Pop on over to my blog www.Getting-Medieval.com for articles on history and mystery and to my website www.JeriWesterson.com for a peek into the first chapter of VEIL OF LIES. And even Crispin has his own blog at www.CrispinGuest.com.
Noir and hard-boiled fiction seem to be in Jeri Westerson’s blood. She was born and bred on the mean streets of Los Angeles, inhaling smog and enduring earthquakes. Newspaper reporter, would-be actress, graphic artist; these are the things she spent her time on before becoming a novelist. She took all that gritty edginess and plunked it into the Middle Ages, creating the newest hard-boiled detective, Crispin Guest; disgraced knight turned PI, solving crimes on the mean streets of 14th century London in her debut Medieval Noir, VEIL OF LIES. Booklist says, “...this authentically detailed medieval mystery has an intriguingly dark edge.” Library Journal gave it a starred review: “...Westerson's mystery debut is a brilliant tale of survival in a hostile environment, where anything can lead to death...Highly recommended.” Historical Novel Society Review made it an Editor’s Choice title: “...To say Veil of Lies is a remarkable novel doesn’t do the book justice. Just when the plot seems set on a fixed course, the author deftly arranges another neat surprise and keeps the pages turning...” Look for the next in the series SERPENT IN THE THORNS this fall.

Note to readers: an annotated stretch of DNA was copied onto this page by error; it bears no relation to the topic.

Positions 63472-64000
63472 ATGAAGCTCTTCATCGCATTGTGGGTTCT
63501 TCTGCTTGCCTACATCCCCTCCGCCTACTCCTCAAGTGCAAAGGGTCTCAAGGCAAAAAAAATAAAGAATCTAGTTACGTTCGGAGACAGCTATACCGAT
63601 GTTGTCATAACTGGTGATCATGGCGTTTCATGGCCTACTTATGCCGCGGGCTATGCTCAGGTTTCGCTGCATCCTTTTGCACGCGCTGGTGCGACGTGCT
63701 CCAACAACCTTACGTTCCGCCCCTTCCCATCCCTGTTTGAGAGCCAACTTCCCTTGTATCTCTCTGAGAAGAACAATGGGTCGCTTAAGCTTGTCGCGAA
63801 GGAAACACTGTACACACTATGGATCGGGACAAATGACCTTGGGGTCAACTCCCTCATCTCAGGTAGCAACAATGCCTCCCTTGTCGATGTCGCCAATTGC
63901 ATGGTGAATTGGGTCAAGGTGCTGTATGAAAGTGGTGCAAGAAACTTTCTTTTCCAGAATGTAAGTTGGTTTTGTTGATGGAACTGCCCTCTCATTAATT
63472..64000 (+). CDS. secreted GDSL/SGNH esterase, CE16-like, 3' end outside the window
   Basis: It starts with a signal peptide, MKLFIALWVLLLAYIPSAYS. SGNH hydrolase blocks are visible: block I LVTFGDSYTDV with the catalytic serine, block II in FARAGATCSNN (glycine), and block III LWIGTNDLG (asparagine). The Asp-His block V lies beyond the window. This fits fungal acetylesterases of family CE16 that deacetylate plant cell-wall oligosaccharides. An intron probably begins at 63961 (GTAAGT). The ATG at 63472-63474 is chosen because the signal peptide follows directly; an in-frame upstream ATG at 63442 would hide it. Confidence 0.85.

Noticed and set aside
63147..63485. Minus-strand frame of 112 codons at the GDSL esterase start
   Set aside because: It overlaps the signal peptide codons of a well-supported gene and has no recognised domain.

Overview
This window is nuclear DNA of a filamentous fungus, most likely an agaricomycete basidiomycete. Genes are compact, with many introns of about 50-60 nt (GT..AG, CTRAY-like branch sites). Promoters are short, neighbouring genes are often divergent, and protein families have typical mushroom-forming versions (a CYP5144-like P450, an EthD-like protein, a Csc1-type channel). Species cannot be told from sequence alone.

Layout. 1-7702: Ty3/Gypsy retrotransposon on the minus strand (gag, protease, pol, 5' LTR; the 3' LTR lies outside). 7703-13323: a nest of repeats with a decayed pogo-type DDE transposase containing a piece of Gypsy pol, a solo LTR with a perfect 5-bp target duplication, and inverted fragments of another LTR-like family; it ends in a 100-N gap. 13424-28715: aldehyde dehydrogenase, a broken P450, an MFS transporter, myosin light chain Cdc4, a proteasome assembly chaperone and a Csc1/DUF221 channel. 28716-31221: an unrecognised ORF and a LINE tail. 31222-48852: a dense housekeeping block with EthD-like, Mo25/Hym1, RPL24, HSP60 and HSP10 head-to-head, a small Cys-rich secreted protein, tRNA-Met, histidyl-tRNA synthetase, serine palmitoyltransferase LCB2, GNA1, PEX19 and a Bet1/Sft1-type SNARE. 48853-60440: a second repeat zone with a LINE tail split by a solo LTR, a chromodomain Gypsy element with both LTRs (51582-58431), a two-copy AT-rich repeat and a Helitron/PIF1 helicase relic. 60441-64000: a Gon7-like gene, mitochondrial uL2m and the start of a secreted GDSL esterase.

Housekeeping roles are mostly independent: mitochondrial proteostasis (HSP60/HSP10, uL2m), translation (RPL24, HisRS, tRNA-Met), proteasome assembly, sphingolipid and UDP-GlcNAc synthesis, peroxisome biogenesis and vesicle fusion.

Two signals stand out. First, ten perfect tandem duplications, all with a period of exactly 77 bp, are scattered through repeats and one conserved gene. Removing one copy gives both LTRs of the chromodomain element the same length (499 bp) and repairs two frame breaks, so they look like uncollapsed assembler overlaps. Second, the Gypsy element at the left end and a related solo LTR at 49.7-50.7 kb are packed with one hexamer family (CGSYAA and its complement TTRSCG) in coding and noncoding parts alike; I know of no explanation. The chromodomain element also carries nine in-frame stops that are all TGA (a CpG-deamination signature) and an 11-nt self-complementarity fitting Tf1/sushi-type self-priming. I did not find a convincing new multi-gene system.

Jeri, thanks so much for joining us today! I'm so looking forward to reading VEIL OF LIES! It sounds simply wonderful.